It is common in the United States to see tourists flock to sites associated with America's presidents. Some are privately owned and others are run by the National Park Service or the National Archives -- but most have helped draw business and people into the towns and cities where they are located. As VOA’s Kane Farabaugh reports, there is one particular presidential hometown that is unique in what it has to offer those who make the trip.
Video

Video Hong Kong Protests Draw New Supporters on National Holiday

On the 65th anniversary of the founding of Communist China, Hong Kong protesters are hoping to stage the largest pro-democracy demonstration since the 1989 Tiananmen protests. VOA's Brian Padden visited one of the protest sites mid-day, when the atmosphere was calm and where the supporters were enthusiastic about joining what they are calling the umbrella revolution.
Video

Video India's PM Continues First US Visit

India's prime minister is on his first visit to Washington, to strengthen political and economic ties between the world's oldest and the world biggest democracies. He came to the U.S. capital from New York, the first stop on his five-day visit to the country that denied him an entry visa in the past. From Washington, Zlatica Hoke reports Modi seemed most focused on attracting foreign investment and trade to increase job opportunities for his people.
Video

Video Malaysia Struggles to Stop People Joining Jihad

Malaysian authorities say militant groups like the so-called "Islamic State" have used social media to entice at least three dozen Malaysian Muslims to fight in what they call "jihad" in Syria and Iraq. As Mahi Ramkrishnan reports from Kuala Lumpur, counterterrorism police are deeply worried about what could happen when these militants return home.
Video

Video Could US Have Done More to Stop Rise of Islamic State?

President Obama says airstrikes against Islamic State militants in Syria will likely continue for some time because, in his words, "there is a cancer that has grown for too long." So what if President Obama had acted sooner in Syria to arm more-moderate opponents of both the Islamic State and the Syrian government? VOA State Department Correspondent Scott Stearns reports from the United Nations.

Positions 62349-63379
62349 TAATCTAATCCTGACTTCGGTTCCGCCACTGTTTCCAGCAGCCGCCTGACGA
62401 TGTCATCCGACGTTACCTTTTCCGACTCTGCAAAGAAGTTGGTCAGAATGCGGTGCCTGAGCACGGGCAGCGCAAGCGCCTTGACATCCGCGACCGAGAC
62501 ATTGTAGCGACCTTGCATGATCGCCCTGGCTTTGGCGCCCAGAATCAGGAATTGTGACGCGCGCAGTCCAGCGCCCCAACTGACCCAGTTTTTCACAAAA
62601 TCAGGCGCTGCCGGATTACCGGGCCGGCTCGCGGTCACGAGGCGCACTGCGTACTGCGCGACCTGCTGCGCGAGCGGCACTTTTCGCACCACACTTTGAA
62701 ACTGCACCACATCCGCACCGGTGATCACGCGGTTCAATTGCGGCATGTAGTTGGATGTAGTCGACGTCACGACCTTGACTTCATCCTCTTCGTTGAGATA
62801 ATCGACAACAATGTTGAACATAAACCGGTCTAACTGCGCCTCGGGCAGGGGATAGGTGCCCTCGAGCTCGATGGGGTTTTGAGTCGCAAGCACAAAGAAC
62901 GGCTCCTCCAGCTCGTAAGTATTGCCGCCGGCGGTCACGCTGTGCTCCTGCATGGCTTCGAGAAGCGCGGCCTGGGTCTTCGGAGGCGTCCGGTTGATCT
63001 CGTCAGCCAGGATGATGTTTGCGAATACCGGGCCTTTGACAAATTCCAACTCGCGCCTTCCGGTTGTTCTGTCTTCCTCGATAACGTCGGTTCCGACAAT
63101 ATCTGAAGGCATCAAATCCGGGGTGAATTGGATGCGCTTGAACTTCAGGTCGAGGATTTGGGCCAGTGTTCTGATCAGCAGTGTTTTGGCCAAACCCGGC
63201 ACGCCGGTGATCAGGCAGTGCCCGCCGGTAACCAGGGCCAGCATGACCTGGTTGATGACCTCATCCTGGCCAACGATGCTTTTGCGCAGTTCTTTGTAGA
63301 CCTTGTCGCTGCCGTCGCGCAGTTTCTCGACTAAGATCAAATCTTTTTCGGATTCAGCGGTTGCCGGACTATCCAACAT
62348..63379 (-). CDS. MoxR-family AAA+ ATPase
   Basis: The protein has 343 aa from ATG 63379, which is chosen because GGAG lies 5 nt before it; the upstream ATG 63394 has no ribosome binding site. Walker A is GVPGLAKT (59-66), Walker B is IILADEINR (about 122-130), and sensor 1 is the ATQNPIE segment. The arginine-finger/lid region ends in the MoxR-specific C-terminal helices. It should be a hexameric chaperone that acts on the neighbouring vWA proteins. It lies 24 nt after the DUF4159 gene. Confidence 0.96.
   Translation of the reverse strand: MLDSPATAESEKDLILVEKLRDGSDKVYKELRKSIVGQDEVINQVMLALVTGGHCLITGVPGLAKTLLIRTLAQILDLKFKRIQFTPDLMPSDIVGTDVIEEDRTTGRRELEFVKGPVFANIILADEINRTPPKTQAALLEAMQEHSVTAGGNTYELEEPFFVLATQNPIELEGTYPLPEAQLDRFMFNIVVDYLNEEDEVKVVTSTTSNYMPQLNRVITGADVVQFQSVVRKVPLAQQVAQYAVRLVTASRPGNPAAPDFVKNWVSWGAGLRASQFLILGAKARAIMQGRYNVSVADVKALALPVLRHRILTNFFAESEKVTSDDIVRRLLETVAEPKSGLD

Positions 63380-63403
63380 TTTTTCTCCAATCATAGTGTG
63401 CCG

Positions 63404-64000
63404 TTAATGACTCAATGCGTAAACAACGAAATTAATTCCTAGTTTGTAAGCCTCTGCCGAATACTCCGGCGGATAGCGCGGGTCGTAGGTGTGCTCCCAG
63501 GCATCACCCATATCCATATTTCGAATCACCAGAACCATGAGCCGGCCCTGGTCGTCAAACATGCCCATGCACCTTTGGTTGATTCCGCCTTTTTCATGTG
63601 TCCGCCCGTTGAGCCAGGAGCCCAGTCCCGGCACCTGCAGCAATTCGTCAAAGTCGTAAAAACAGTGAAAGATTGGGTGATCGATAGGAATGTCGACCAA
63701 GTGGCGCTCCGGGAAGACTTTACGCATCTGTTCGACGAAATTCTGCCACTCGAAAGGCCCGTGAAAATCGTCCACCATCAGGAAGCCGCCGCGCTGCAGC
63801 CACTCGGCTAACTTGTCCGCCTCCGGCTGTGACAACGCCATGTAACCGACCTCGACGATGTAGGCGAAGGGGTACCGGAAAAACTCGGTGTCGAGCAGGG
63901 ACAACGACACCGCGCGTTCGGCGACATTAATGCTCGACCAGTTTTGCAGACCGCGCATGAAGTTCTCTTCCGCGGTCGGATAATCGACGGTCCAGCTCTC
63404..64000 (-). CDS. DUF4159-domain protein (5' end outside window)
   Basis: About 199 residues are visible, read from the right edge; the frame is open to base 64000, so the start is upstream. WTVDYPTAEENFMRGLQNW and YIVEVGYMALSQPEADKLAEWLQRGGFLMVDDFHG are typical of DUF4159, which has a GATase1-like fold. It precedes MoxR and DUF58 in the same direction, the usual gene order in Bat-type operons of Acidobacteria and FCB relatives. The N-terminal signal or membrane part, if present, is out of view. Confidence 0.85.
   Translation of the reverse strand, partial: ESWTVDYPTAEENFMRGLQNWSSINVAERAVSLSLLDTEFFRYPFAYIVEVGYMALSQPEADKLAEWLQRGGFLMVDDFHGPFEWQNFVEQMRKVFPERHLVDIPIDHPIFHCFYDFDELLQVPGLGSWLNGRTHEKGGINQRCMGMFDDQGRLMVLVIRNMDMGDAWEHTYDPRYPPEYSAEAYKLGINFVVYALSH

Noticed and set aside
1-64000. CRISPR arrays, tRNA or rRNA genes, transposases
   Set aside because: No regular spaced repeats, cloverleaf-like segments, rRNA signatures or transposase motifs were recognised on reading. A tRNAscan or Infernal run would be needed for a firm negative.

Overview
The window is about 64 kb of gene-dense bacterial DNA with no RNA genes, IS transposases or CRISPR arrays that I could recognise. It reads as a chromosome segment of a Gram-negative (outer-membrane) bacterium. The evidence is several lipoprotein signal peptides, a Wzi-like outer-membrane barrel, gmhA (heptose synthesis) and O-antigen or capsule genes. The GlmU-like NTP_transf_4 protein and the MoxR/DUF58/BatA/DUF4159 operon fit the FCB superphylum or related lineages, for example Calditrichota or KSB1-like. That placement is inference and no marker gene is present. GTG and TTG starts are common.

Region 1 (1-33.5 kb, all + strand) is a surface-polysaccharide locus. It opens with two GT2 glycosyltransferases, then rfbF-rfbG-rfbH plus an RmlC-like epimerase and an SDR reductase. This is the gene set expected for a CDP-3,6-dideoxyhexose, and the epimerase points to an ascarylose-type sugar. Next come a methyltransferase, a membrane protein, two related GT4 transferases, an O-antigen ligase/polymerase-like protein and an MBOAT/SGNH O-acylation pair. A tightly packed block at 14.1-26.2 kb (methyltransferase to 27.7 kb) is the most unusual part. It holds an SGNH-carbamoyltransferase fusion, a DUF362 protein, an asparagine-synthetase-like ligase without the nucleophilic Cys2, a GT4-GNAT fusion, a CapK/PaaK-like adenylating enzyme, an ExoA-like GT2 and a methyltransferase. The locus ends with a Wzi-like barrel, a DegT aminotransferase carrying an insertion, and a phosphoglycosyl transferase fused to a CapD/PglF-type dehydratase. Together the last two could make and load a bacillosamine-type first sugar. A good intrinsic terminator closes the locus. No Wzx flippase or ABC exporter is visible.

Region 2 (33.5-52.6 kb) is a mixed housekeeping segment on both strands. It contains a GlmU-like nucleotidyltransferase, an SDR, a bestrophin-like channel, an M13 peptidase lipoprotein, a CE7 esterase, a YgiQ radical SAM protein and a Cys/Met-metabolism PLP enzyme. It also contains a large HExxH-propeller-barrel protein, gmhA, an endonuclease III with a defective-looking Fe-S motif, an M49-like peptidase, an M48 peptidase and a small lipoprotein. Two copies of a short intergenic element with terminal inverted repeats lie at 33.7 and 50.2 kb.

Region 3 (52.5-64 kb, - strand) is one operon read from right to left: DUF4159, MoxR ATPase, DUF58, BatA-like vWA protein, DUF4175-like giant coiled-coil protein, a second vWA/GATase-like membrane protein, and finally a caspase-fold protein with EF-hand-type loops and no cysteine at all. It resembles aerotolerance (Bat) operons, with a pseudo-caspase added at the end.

Video

Video Treasure Hunters Seek 'Hidden Treasure' in Central Kenya

Could a cave in a small village in central Kenya be the site of buried treasure? A rumor of riches, left behind by colonialists, has some residents dreaming of wealth, while others see it as a dangerous hoax. VOA's Gabe Joselow has the story.
Video

Video Ebola Patients Find No Treatment at Sierra Leone Holding Center

At a holding facility in Makeni, central Sierra Leone, dozens of sick people sit on the floor in an empty university building. They wait in filthy conditions. It's a 16-hour drive by ambulance to Kailahun Ebola treatment center. Adam Bailes was there and reports on what he says are some of the worst situations he has seen since the beginning of this Ebola outbreak. And he says it appears case numbers may already be far worse than authorities acknowledge.
Video

Video Identifying Bodies Found in Texas Border Region

Thousands of immigrants have died after crossing the border from Mexico into remote areas of the southwestern United States in recent years. Local officials in south Texas alone have found hundreds of unidentified bodies and buried them in mass graves in local cemeteries. Now an anthropologist and her students at Baylor University have been exhuming bodies and looking for clues to identify them. VOA’s Greg Flakus has more from Waco, Texas.
Colonel Steve ‘Spiros’ Pisanos left Greece and came to the U.S. to learn to fly. He flew fighters for the Allies in World War II, narrowly escaping death multiple times.Colonel Steve ‘Spiros’ Pisanos left Greece and came to the U.S. to learn to fly. He flew fighters for the Allies in World War II, narrowly escaping death multiple times.

AppleAndroid